It looks like 8x8 is conceding in it's efforts to use agents to capture the small business/SOHO market that it hasn't been working so they've taken up the mantra "if we can't beat them, join them." They've become a member of what I like to refer to as "the chase to the bottom" crowd with their latest "new" offer, 8x8 Express.
Granted, 8x8 is well positioned and can serve up what can be seen as a "disruptive pricing" offer with the low price and large feature set. And they can do this very effiiciently, because smartly, founder and now board chairman/CTO Bryan Martin had the foresight years ago to secure their own patents and use most of their own, internally built technology. As a result they are great at avoiding paying recurring licensing fees to companies like Cisco or others for a softswitch, session border controller, app servers and more. No licensing fees translate to lower operating cost, higher margins, so their ability to pass on savings to customers of all sizes is one part of the company's DNA.
From the way things are positioned, it sure looks like 8x8 has chosen to go to the low end, directly. That cuts out the agents who have built their business and been how the company has been able to grow. From an outside view this adds more confusion for the channel with this offer. But their efforts to go direct begs the question that if the low end of the market is going that way, and bypassing the channel which built 8x8, what's next?
In many ways this is a delayed, "me to" reaction to Google rolling out a paid Google Voice service. The move is also happening at time where many of the branded and white label VoIP and UCaaS category players are moving up in the number of seat customer segments they are chasing.
Some logic by 8x8 could be that this offer frees their resellers up, and given they are mostly agents, it allows them to pursue those larger, mid-market sized accounts. While on paper and in presentations that makes sense, late to the game VoIP converts who 8x8 Express seems to be built for, are in need hand holding, which agents and MSP's provide. If the customer doesn't need hand-holding there already are plenty of other offers on the street for the "free" and "low cost" services.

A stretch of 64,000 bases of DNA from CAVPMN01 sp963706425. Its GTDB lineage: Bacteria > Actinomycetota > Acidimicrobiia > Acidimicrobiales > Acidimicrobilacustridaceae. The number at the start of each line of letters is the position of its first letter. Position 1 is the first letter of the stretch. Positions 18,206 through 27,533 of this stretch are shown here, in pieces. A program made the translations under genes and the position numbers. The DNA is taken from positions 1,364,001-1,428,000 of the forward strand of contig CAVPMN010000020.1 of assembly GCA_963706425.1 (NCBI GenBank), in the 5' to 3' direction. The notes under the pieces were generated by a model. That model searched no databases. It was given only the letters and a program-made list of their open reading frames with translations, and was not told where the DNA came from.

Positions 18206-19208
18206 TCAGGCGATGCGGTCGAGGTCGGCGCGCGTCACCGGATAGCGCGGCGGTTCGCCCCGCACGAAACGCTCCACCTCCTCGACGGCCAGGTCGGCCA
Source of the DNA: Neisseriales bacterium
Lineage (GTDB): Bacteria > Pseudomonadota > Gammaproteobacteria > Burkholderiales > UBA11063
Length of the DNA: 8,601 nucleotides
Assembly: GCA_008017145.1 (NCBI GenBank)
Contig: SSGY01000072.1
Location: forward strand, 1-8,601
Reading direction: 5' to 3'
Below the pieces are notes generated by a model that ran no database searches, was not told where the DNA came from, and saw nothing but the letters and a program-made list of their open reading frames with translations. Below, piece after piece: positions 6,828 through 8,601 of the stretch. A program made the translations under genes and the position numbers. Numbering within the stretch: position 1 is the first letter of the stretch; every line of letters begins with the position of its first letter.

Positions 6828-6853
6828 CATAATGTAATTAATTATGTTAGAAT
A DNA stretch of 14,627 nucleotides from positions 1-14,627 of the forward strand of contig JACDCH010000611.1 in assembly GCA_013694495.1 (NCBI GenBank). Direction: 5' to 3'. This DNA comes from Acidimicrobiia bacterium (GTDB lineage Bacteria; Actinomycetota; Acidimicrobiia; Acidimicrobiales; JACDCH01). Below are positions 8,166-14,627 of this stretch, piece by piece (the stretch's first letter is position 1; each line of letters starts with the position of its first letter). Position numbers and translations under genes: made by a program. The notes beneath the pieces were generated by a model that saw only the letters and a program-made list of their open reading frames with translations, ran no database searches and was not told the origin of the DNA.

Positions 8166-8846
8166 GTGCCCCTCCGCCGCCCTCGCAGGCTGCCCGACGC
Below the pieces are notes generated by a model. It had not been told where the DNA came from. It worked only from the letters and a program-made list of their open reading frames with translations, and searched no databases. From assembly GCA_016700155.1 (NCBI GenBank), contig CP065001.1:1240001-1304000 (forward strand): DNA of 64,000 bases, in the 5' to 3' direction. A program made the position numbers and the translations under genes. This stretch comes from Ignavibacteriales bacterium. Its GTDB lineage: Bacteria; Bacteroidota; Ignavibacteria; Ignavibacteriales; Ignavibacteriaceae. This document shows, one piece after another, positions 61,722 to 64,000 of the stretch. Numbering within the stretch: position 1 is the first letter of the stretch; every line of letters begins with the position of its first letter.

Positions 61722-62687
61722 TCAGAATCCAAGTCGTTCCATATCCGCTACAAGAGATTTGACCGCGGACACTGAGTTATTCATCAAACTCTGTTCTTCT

So lets analyze why, a company that has so coveted the enterprise and mid-market segments would do this:
- Visibility - 8x8 has become less visible in the SOHO market space due to their efforts to move upmarket. This offer helps them reestablish themselves.
- Stock Price-8x8 stock has been trading in the mid-twenties but over the past two years has been like a roller coaster. By getting some low paying, high margin customers and where almost all the price paid stays with them, they bolster the number of seats, and help us those additions to reduce churn which inspires analyst confidence.
- Integration-8x8 has successfully integrated a series of acquisition parts and their own IP together. They now have a fully integrated platform which allows them to offer a better service offering than the legacy telcos and cable companies for a much better price.
- Competition-RingCentral, Dialpad and Vonage are all chasing the high hundreds to high thousands seat market customers. This opens up the door for 8x8. How they market this will be the deciding factor.
Oh, and if the product feature set sounds familiar, that's because it is. Other companies like former client Phone.com have had similar service offerings, as has Grasshopper and a few others. The 8x8 offer also was like a deja vu to me, as Dialpad Free, which was launched in 2017 in the Bay area, and went national in early 2018, because of the many similarities. That too placed 8x8 Express into the "me to, me also" category.
I think the idea of 8x8 Express, like Dialpad had with Free has it's place, but 8x8 should have just branded it as Express (powered by 8x8) and separated it from the parent's offerings. The could still do all the upselling, but just as Coke and Pepsi release other products in the beverage category, not all are Pepsi this and Coke that. 8x8 could have done the same thing, and likely accomplished more.